Last weekend I became part elk. I arrived at the family cabin on Saturday and decided to wander through the forest. I have a few hidden routes that follow game trails into moss-covered hillsides with the creek rushing below. The forest is falling down, slowly, but still dark and dense enough to stay cool and moist.
Trails created by four-legged creatures are generally steep and require breathing pauses, at least for me. As I stood in the quiet, dim greenery, I looked around and noticed oddly uniform branches protruding from under a fallen tree. I recognized them as antlers and scrambled down the hill. Who knows how an elk drops both of its antlers in one spot this way? Maybe he used the log to scrape them off.
The antlers were slightly green, with several tips broken off – another story about which I can only speculate. And they are heavy! Together with the deer antler I had found crossing the fence, I fastened them all to my very small daypack and continued up the hill.
As I climbed up the steep forest path, carrying the extra 20 pounds or so on my back, I marveled at the strength of an animal who carries such weight on his head. Although the antlers stuck out from the pack, I was able to navigate (mostly) narrow spots and hanging branches in a brushy, dense forest.
Back at the cabin, I placed the antlers on the porch to dry out from the damp, mossy forest.
A couple of days later, I packed up in the morning for a day hike, hoping to climb to one of the high meadows on the mountain. This time, I followed well-defined trail for the first half of the journey. At the end of the known, I ventured into the less known again, choosing a route used by people and horses in the past, and now kept visible by the local furred residents.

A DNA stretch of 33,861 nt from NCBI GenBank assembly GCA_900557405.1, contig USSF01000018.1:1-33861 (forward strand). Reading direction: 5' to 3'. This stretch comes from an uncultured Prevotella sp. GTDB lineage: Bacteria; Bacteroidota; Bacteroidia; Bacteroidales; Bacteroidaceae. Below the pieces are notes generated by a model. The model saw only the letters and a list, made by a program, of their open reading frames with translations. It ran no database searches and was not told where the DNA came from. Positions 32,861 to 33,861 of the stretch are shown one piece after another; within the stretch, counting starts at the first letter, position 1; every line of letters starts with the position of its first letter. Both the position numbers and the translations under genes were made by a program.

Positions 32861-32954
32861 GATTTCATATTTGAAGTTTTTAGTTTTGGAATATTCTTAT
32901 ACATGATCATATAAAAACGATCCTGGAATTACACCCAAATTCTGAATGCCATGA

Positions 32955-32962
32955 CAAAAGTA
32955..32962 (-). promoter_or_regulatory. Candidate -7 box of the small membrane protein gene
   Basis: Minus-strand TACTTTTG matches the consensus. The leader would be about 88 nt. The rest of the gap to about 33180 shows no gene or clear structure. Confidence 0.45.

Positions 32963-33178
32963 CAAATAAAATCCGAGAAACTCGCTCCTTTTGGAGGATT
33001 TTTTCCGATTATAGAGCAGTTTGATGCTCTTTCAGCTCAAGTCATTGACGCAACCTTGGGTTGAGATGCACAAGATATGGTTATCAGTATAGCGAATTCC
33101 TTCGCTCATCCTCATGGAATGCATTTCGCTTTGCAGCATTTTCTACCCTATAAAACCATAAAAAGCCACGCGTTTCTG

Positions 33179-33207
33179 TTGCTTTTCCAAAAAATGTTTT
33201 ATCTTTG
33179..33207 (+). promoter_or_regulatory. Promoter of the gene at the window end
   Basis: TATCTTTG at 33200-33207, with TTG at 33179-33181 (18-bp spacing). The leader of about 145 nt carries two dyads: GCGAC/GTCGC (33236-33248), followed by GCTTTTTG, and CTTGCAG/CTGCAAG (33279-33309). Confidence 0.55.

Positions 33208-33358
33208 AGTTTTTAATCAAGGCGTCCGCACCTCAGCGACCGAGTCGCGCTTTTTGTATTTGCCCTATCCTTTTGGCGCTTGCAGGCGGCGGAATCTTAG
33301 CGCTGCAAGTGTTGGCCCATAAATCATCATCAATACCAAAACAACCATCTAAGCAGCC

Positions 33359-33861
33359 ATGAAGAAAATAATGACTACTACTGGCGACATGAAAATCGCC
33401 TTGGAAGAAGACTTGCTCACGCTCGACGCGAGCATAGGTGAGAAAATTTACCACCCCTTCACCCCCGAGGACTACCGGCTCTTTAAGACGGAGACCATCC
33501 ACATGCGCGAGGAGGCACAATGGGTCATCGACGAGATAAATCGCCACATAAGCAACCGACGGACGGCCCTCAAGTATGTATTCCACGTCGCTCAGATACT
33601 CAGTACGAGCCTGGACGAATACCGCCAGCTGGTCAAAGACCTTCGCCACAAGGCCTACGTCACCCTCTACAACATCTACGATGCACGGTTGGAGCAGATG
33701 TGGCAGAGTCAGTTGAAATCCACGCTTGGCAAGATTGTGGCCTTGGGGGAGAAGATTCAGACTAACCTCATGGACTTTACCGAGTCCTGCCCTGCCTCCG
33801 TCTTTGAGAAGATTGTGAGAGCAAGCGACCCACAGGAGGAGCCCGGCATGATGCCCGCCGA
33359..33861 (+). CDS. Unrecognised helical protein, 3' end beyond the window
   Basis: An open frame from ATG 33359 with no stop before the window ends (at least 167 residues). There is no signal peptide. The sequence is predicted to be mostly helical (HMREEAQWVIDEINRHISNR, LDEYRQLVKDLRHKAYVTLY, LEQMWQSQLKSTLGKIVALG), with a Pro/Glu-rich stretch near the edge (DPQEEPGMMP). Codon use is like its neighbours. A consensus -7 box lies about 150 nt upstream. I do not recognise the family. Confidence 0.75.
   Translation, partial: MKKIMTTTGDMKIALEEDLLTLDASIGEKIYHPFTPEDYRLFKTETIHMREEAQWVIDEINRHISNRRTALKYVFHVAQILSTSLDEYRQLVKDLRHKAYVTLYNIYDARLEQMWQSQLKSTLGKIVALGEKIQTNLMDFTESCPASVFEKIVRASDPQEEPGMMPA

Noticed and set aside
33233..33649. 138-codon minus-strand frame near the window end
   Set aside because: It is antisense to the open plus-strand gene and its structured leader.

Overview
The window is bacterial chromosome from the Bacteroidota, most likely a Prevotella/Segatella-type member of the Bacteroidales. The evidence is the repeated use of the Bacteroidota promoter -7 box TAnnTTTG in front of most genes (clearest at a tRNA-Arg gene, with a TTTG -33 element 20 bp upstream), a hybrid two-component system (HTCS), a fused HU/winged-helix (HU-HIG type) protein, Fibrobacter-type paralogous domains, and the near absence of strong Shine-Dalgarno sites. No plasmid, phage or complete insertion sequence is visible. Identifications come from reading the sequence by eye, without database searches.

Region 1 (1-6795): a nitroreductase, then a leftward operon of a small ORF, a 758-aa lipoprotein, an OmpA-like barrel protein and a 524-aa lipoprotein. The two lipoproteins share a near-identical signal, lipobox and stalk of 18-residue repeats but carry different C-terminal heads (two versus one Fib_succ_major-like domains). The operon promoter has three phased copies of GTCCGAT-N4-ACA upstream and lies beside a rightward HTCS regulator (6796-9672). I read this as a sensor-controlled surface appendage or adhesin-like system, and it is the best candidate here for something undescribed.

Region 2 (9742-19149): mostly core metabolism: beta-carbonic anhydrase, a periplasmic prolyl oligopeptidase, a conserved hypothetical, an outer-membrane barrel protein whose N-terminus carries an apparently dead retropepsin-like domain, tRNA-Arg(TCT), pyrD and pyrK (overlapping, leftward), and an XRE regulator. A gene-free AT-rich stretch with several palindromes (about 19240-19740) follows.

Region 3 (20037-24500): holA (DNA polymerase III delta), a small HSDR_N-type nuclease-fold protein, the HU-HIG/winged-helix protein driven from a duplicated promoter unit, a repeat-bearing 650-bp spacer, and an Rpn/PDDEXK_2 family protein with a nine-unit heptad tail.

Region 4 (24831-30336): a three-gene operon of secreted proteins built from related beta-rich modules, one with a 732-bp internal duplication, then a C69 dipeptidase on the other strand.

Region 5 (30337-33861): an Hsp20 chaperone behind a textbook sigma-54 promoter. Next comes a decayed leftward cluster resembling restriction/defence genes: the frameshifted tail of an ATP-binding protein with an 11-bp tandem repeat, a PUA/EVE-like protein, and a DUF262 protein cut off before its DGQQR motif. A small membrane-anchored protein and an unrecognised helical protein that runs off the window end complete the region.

I hadn’t intended to climb to the top of the ridge, but ended up there anyway. As I sat on the cliff, cooling off somewhat, I heard a branch snap in the woods behind me. I cleared my throat loudly, my version of a warning signal to whomever might be close. Immediately I heard a small commotion and saw a large bull elk turn around and head back into the woods. A moment later, he crossed through the meadow below the cliff, passing only 30 feet below me as he trotted down the hill and into the forest below.
I don’t go into my solo hikes feeling like a predator, but I can’t escape how I appear to other beings. I watched the elk disappear and climbed down into the meadow to eat my lunch and soak up the mountain energy, replenishing my own.
I followed elk trails back to the main trail home, wishing I had four legs on the steepest parts, where a bear had turned over all the rocks in the path. Walking slowly and softly, I surprised another bull who had bedded down right next to the trail. He jumped up and trotted down the trail ahead of me, finally turning up the hillside and pausing to peer back at me. We regarded each other for a few seconds and I continued down the path, minding my own business.